I do have people in my life who don't allow me to wear my masks all the time, and I am relieved that with them I can breathe, and take off my metaphorical corset.

The great thing has been finding my father; no one who sees him can deny our likeness, and people, even ones who insist that I am fortunate not to have ended up aborted, tell me what a pity it is that I missed knowing him. Too true. But again, my knowing him was prevented by scandal, by being unsure of his character, perhaps? I understand, but I mourn what might have been, the conversations we never had.

Yet I appreciate how imperfect the world can be, dirty hems and all.

Friday, September 13, 2013


I found my father this year, through 23andMe.

This will be a surprise to some, old news to others.

It has been a difficult journey, not to mention a long one. My father died in 1994, three years before I even began to search. I will never get the chance to speak with him, touch him, hear from him in his own words. My extended family, however, has been overwhelmingly kind and accepting, answering questions and telling me things that help me understand many things about myself.

My father did not marry before his untimely death, and I am the only child anyone knows about (now!), the surprise one. He never knew that I existed, but his sisters and my uncle, his best friend, tell me that he would very much have enjoyed knowing me. He adored his nieces and nephews.

I found out that my father played the flute. One of my aunts still has his flute. It gives me chills to think that I could hold it one day. I learned that my father was an avid fisherman, an extremely skilled one, who loved the rivers of California and Oregon, and sea fishing, too. That yes, indeed, he had lived in Hawaii for a year, and that he did not go to Vietnam. He was 6'4" with dark brown hair and bright blue eyes

My father was a night owl. He loved to read: books and books and books. He died with a book on his chest and his reading glasses on. Sounds like a good way to go, except that I am heartbroken that he was alone and so young. Maybe if he had been 95 years old! My father, by all accounts, was a charming, loving man. Messy, too. Oh, hell yes. It's in the genes. Maybe not so much the seven-year-plan for undergrad. It was the '60's, though. But I can see Tobey doing that (and Tobey looks even more like him than I do)! And yes, the zoology major.

Although he was born and raised in the Chicago area, he lived at Lake Tahoe for the last 20+ years of his life. On his way to Hawaii, where he lived during the time I was gestating, he stopped and fell in love with the Sierra. I can absolutely understand that feeling. Tahoe is one of the most beautiful places I have ever seen. He apparently lived for the outdoors: fishing, but also hiking and swimming, etc.

I realize that I could have crossed paths with him, maybe, up at Tahoe in '93 and '94. And maybe when I was in Chicago in the summer of '94 I may have brushed shoulders with my family. It's all so very strange.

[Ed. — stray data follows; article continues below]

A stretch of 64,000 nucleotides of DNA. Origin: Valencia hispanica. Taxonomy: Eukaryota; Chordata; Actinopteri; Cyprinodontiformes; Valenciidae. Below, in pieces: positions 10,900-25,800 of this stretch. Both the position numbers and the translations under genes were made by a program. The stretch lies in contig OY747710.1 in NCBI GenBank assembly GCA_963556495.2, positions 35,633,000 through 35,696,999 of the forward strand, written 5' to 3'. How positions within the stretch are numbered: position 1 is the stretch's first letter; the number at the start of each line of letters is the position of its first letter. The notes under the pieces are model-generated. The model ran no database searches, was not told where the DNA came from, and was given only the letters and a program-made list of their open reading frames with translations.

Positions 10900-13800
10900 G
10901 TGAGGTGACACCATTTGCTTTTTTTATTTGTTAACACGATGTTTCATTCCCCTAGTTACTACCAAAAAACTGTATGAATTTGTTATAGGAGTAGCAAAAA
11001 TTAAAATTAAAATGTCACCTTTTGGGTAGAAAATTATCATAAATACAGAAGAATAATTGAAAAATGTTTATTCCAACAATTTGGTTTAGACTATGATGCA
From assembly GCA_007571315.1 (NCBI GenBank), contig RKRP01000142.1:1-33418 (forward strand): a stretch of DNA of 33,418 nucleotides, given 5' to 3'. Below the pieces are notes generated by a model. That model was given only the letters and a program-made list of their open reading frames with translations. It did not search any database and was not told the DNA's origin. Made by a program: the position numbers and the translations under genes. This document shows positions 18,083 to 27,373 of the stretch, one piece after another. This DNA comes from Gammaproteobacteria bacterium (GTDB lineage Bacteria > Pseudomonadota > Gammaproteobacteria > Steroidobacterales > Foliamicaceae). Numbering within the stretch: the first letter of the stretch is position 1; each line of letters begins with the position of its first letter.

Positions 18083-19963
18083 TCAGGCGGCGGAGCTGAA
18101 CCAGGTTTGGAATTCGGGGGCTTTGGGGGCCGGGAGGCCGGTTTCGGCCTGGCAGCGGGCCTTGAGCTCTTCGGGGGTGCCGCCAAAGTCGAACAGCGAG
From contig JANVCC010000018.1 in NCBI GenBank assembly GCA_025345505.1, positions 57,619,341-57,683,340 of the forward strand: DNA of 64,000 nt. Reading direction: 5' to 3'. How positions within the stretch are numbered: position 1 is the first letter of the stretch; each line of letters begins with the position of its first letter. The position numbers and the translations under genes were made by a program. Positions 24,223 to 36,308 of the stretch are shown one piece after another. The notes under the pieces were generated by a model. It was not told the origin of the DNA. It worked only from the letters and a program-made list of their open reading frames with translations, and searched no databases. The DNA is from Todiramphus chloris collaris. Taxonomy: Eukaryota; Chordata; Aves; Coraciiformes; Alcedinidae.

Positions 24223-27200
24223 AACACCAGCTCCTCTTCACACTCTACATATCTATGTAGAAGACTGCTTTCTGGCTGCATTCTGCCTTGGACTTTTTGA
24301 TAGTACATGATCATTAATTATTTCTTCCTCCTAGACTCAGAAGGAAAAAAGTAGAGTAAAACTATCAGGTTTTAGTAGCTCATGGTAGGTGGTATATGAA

It's also uncanny but wonderful to look so much like him. One of my aunts told me recently that she had dinner with one of her childhood friends who knew my father well. They looked at pictures of me, when I as a child and now. The family friend said, "Holy shit, she looks just like him!"

Here is my father, in his fraternity photograph from 1967, and a picture of me from my senior year in high school, in the fall of 1986:

I am definitely his daughter. I guess I have him to thank for all that eyebrow waxing I have to do!

I have also learned that I have other relatives' eyes and teeth and smile, etc. I love hearing about resemblances, no matter how small, probably because I never looked like anyone before. My aunts say, "We see these traits in you because we know our family. We will show you."

One of my great-grandfathers was a diplomat in Germany after WWI. He married a German woman from Koblenz. So I am German. No more making fun of Mark. My grandfather was Swedish-American. I am Scandinavian, although I wouldn't have thought so! I was also excited to learn that my great-great-grandfather came from Poland and was Jewish, so there's the Ashkenazi ancestry that my friends could see in me all those years. One of my great-aunts was a painter and graduated from the Art Institute in Chicago. They're a very artistic family. Sound familiar?

I have been able to watch short little video clips that the family had of my father from different vacations. Its amazing to see his sense of humor and posture and eyebrow arching and smile. I can see myself in him. I will be curious to hear what my family says they see of him in me when I meet them, in terms of gestures, etc.

My father's ashes were scattered in one of his favorite rivers for fishing. A few months before my father died, he asked my uncle to scatter his ashes there at the appropriate time. My uncle didn't give my father's request much thought; he was well (or seemed well), they were hiking and fishing. But when the sad time came, and my uncle lovingly carried out my father's wishes.

A few weeks ago, my family and I went to that river, which empties into a lake where we left flowers to honor my father. Tobey was especially moved and created a small tribute from the flowers and some pinecones and stones. We all spoke to my father on that warm, peaceful afternoon, and a breeze came up as we left, as if to say goodbye to us in return.

Having found my father is like looking in a darkened mirror: the image returned is similar to me, of me, but not me: mute and smoky. I still have to do so much work on my own. How do I even begin to mourn someone I never met, but who lives on within me? It's a constantly changing mix of odd, euphoric, and sometimes very painful feelings. It clearly will be a long process of learning about my father, and about myself. I am fortunate to have people who have chosen to walk alongside me as I discover, and who willingly guide me.